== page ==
Camberwell College’s £62 million campus transformation

UAL has announced that Camberwell College will undergo a huge transformation led by Stephen Marshall Architects that will see its Brutalist building revamped and joined by a new academic building and housing for more than 260 students.


How the new site will look
How the new site will look

Camberwell College is to undergo a £62 million overhaul, which will see its Brutalist 1970s building given a facelift, while plans for a new academic extension and student accommodation have been designed to give the site a “campus feel”.

The scheme is being led by Stephen Marshall Architects, which has designed a master-plan for an extended site where the new building will abut the old one and house lecture theatres, studios and a library.

More than 260 students will live on the site

The new facade on the Peckham Road side of the building will bring improved access by the entrance where a new gallery and court-yard will be integrated.

In a bid to make the site feel more like a campus more than 260 student rooms will be created.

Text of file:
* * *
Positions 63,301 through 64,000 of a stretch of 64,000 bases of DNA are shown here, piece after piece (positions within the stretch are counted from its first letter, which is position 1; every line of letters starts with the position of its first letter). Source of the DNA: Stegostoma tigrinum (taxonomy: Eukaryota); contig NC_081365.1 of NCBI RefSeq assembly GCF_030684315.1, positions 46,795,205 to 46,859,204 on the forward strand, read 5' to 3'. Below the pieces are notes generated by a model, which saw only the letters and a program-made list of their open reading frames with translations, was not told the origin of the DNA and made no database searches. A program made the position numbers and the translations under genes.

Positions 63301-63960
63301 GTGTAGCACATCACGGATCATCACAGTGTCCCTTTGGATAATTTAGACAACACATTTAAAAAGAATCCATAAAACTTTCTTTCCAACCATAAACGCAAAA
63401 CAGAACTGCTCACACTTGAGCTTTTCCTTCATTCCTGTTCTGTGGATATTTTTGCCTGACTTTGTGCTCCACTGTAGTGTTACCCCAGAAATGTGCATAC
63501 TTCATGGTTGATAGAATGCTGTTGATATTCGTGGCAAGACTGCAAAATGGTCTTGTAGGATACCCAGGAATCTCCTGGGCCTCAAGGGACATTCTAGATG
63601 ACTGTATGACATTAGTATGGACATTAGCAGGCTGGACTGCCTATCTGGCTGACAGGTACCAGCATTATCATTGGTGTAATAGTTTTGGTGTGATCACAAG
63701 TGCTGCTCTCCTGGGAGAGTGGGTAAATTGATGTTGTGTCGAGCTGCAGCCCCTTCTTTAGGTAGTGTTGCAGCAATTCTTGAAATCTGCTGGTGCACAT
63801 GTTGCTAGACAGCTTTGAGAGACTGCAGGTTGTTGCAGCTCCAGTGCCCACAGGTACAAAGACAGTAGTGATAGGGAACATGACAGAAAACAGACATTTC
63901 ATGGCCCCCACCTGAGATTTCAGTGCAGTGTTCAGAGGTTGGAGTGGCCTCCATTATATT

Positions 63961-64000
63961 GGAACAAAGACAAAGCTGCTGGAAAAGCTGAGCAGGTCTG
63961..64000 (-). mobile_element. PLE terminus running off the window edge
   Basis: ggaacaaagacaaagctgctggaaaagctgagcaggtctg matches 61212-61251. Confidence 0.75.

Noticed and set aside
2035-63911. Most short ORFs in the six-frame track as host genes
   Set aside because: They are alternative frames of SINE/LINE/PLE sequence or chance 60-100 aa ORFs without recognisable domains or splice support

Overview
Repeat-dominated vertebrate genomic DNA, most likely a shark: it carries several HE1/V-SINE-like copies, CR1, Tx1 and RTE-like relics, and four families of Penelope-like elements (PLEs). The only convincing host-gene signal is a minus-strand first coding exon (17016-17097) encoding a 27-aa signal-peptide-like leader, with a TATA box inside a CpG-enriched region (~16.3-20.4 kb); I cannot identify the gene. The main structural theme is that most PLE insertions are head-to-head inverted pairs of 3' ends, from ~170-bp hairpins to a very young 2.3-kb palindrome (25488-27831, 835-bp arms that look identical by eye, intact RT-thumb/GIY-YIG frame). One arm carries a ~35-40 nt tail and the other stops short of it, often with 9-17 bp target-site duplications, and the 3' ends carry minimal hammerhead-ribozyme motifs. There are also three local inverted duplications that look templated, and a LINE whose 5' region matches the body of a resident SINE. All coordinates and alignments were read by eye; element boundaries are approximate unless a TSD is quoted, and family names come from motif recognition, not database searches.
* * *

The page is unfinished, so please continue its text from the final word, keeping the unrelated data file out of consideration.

Camberwell College of Arts is one of six art colleges operated by University of the Arts London. Other include Central Saint Martins, and London College of Communication.

UAL Vice Chancellor Nigel Carrington says UAL will contribute to “the arts-led regeneration of Camberwell” which he calls “a major investment in our colleges facilities and the building of 264 new student rooms.”

UAL will meet the entire cost of the project

The total cost of the project is £62.8 million will be met by UAL. Of this £35.3 million will be spent on the halls of residence and £27.5 million on the academic building.

Design alumni of Camberwell College in recent years include designer and illustrator Kate Moross, illustrator Kyle Platts and multidisciplinary designers This Is Studio.

Others include film director Mike Leigh, musicians Syd Barrett and Florence Welch, and painter Sir Terry Frost.

UAL was rebranded by Pentagram partner Domenic Lippa in 2012, who said he had looked to bring the college brands under a new “bold and authoritative” umbrella identity, which still allowed each “a degree of autonomy”.

The new entrance
The new entrance
The new academic building
The new academic building
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